Skip to content

Horse Carriage Fight Heating Up In New York City, But Horses Are Cared For By Owners

January 22, 2014

I admit to having nostalgic and even romantic ideas about the horse carriage trade.  Perhaps it is due to the fact I live in a historic district where carriage stoops can still be found on my block.   Perhaps it is because I often read of a time when horses and carriages were the means of transit.  Perhaps it is because it harkens back to a time when things appeared to be simpler and more serene.

Whatever the reason may be I am drawn to the controversy brewing at near full steam over the idea that New York City Mayor de Blasio will fulfill his campaign promise to banish the Central Park carriage horses.  I have weighed in on this matter before on this blog.

There is no doubt some serious money is behind the effort to chip away at the carriage industry.  But the teamsters are also cash-heavy and the carriage drivers should not be discounted for the clout they carry.  If I were de Blasio I would want labor behind me as the city transitions from the past to the future leadership that can be his for many years if he dodges these no-win and truly asinine ideas.

My words were not mere fluff as it was reported that those who want to end the carriage-horse trade contributed more than $1.3 million to help elect Mr. de Blasio and council members who supported a horse carriage ban.  They have a wiz-bang idea for a replacement to this industry, and that is to replace all the horses with a fleet of antique-style electric cars.

Oh be still my heart!

For all the rhetoric about the ‘abuse’ the horses are taking comes the need to add some facts to the story about how the horses are treated and respected.

Mr. Malone counters that the horses get their exercise by pulling in the park. And while they do not get to graze daily, horses take a mandated vacation to a farm for no less than five weeks each year. In 2010, the Council enacted legislation to improve the horses’ working conditions and increase drivers’ pay. 

Horses are not allowed to work in temperatures below 18 degrees and above 90, but that does not factor in wind chill, humidity or pavement temperature. Their stalls must be at least 64 square feet. At all four carriage horse stables in Manhattan, each stall has a rubber mat and an inspection certificate, citing recent veterinary checkups. There are sprinklers in all the stables, fans and water hoses for drinking.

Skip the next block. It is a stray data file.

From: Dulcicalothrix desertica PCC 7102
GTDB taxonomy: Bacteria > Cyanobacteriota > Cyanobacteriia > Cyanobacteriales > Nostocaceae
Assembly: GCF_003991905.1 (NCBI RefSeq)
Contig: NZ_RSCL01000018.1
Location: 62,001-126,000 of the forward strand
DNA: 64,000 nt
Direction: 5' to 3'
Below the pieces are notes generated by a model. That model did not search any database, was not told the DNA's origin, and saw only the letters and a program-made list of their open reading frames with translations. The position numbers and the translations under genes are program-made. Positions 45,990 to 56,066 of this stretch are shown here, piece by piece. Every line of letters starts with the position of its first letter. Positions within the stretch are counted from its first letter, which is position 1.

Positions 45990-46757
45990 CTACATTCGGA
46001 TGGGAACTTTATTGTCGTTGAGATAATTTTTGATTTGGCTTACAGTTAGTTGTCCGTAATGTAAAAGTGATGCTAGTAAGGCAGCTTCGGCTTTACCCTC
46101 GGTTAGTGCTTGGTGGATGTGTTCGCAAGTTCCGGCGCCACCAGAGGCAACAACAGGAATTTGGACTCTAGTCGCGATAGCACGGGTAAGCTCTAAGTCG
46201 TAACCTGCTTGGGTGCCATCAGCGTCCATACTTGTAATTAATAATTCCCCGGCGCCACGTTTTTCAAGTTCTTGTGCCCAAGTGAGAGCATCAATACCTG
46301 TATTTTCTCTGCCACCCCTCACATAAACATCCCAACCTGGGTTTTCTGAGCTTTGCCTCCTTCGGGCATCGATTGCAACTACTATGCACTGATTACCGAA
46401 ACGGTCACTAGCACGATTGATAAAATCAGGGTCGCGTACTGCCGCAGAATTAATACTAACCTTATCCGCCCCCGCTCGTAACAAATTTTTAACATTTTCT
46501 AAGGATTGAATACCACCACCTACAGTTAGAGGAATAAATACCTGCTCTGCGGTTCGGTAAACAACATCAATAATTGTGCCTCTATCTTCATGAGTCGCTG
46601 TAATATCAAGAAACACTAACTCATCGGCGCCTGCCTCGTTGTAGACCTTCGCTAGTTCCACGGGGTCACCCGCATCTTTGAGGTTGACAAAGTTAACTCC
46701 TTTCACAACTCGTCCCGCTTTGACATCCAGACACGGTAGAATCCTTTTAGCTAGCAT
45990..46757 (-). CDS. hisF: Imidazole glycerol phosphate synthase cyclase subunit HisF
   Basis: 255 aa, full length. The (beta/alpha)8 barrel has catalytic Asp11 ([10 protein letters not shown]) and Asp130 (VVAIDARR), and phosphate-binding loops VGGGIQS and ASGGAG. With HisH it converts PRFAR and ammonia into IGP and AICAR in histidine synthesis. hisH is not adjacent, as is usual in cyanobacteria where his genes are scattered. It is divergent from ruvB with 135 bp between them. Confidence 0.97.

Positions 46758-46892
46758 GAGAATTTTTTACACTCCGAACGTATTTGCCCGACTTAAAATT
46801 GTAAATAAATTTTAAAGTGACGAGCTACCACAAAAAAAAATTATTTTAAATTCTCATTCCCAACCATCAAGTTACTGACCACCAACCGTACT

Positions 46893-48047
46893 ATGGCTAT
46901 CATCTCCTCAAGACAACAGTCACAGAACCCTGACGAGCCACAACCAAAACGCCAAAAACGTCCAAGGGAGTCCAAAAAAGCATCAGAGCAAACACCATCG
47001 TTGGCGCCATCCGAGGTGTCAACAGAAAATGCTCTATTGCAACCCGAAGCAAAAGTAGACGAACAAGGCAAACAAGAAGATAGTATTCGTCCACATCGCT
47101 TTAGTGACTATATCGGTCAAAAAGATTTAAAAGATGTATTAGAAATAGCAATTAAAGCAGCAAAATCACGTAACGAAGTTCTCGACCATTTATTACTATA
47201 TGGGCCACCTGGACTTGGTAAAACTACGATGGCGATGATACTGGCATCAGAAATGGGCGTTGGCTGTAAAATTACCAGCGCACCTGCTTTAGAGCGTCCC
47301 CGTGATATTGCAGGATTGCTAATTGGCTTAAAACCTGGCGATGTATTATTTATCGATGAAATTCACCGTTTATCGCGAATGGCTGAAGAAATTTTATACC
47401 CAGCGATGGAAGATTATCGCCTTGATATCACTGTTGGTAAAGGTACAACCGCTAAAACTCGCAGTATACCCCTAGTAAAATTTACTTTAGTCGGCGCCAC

Dr. Harry Werner, a veterinarian in North Granby, Conn., and a past president of the American Association of Equine Practitioners, said he was asked by the carriage horse association to make an assessment of the horses’ working conditions in February 2010. Dr. Werner said that he and three other veterinarians paid their own expenses to observe four of the five stables then in operation.

“Based on that inspection, I found no evidence whatsoever of inhumane conditions, neglect or cruelty in any aspect,” Dr. Werner said last week, adding that he does not take a position on carriage horses. “The demeanor of the horses was, to a one, that of a contented horse.”

“What happens is that people anthropomorphize,” he said. “They see a circumstance where they wouldn’t want to work in it, and think a horse wouldn’t work in it.”

Mr. Hernandez said he takes his cues from Teddy. If he does not want to work that day, his head will be down. In that case, Mr. Hernandez would take out Shaggy, 18, another horse owned by Mr. Collura. The owner’s third horse, Rocky, also 18, has been on extended vacation for the last six months in Pennsylvania.

  1. January 23, 2014 12:29 PM

    That money is indeed a fact as campaign finance records report.

  2. January 23, 2014 12:22 PM

    All that fantasizing about money may have gone to your head. You should do your homework. Also, does it not bother you that AAEP proudly supports horse slaughter, and the status quo? Do you wonder if he has at heart the best interest of the horses?

Comments are closed.

%d bloggers like this: